Last Updated on February 21, 2022 by Allison Price
Most mares foal between 330 and 345 days after successful breeding. However, they can foal up to a week earlier or later. Experiential broodmare owners know the signs that indicate a mare is near giving birth. These signs may not be as well-known to first-time breeders. Anyone who is pregnant with a foal should be aware of these signs to help them prepare for the delivery.
The last month of pregnancy will show changes in the mare’s udder. The udder might appear larger in the morning, but less when the mare is active during the day. Foaling is approaching when the udder remains distended throughout the day and the teats begin to point slightly downward rather than to the side. This should be checked regularly.
Within 12 to 36 hours of foaling, many mares will have beads of colostrum on the teats. Each mare’s “waxing”, which can occur at different times, is a strong indicator that the mare will foal in the near future. Some mares may actually start to dribble colostrum. This causes fluid to evaporate and the foal to become ill. It is important to collect any colostrum that the mare is losing and freeze it so that the foal can eat it after birth.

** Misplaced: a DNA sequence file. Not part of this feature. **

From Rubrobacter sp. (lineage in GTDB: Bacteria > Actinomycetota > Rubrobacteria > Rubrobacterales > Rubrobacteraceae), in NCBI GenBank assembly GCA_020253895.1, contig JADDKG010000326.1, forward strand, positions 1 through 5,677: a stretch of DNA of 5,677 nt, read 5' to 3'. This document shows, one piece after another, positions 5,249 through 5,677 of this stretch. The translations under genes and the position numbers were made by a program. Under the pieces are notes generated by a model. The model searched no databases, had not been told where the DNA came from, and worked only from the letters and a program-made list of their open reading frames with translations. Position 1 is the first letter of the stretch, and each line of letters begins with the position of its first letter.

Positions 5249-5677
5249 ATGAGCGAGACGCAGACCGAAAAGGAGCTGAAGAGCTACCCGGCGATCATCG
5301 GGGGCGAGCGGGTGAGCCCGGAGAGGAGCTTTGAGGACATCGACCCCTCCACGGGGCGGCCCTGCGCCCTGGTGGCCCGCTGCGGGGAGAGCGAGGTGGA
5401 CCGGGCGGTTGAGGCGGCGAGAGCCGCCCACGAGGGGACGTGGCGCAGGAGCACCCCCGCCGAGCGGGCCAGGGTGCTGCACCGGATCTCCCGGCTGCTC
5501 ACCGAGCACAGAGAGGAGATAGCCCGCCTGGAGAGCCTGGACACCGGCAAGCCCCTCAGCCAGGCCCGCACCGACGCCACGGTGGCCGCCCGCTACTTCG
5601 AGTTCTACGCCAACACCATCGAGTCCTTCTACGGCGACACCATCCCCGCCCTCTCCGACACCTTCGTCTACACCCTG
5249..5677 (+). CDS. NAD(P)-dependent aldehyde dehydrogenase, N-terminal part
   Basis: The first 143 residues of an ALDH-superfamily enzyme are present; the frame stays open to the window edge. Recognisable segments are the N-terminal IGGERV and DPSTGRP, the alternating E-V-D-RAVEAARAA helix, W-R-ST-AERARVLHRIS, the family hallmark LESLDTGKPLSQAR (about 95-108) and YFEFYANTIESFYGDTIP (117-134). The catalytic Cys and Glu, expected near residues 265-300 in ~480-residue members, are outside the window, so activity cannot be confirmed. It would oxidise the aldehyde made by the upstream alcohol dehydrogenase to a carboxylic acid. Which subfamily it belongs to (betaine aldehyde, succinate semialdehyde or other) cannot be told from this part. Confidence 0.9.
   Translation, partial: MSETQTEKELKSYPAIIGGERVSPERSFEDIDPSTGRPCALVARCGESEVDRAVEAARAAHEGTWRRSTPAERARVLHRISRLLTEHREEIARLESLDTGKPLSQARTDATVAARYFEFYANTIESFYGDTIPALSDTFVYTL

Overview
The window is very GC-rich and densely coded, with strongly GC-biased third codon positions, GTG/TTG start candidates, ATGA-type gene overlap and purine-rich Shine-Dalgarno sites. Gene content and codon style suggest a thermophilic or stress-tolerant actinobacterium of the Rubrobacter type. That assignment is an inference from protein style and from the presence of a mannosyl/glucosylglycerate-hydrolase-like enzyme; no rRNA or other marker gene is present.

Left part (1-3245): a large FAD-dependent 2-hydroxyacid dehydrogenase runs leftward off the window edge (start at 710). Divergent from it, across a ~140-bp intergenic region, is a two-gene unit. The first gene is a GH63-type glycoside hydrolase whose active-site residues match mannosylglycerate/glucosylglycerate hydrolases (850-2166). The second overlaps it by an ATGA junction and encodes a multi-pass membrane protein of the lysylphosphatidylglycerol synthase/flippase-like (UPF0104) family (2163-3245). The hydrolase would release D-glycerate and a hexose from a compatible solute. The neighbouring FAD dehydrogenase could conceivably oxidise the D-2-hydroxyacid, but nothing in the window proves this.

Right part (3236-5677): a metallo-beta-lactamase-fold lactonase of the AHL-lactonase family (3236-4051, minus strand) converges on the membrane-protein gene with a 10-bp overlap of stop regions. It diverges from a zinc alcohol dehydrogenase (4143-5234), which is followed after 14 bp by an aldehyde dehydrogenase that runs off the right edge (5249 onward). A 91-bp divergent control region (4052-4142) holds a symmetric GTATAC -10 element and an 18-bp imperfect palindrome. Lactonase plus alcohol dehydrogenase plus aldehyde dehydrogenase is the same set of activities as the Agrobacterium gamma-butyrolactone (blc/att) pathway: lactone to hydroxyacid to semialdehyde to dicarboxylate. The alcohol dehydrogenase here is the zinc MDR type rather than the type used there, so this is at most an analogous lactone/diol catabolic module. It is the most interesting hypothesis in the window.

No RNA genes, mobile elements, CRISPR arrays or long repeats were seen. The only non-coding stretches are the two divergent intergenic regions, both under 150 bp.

A few weeks before foaling, the muscles in the mare’s pelvic region will start to relax. You should be looking out for hollowed areas at the tail’s top. This change, like other signs, is more noticeable in some mares that in others. The mare’s vulva should also begin to swell and relax in the days before foaling.
Mares can experience the same symptoms of colic as horses. These signs include restlessness, kicking the belly, looking at her flanks, and general anxiety. These signs could indicate that labor is beginning, particularly if there are sweat patches on the flanks and neck of the mare. The actual delivery could still take hours.
Mares, prey animals, instinctively seek out safe and quiet places to give birth to their foals. Even if they’re in familiar surroundings with trusted caretakers, this instinct prevents some mares showing signs of foaling. Even foaling assistants are not experts at knowing when mares will foal.
If the mare is showing signs of labor, owners should ensure that they are kept in a safe and quiet area (foaling paddock or stall). Some mares will not go into the stall if they are visible from outside. There are many stories about mares appearing to be asleep, then producing foals while their caretaker goes to the house to grab a cup of coffee. An owner can monitor the mare’s progress with a remote camera that is mounted in the foaling area.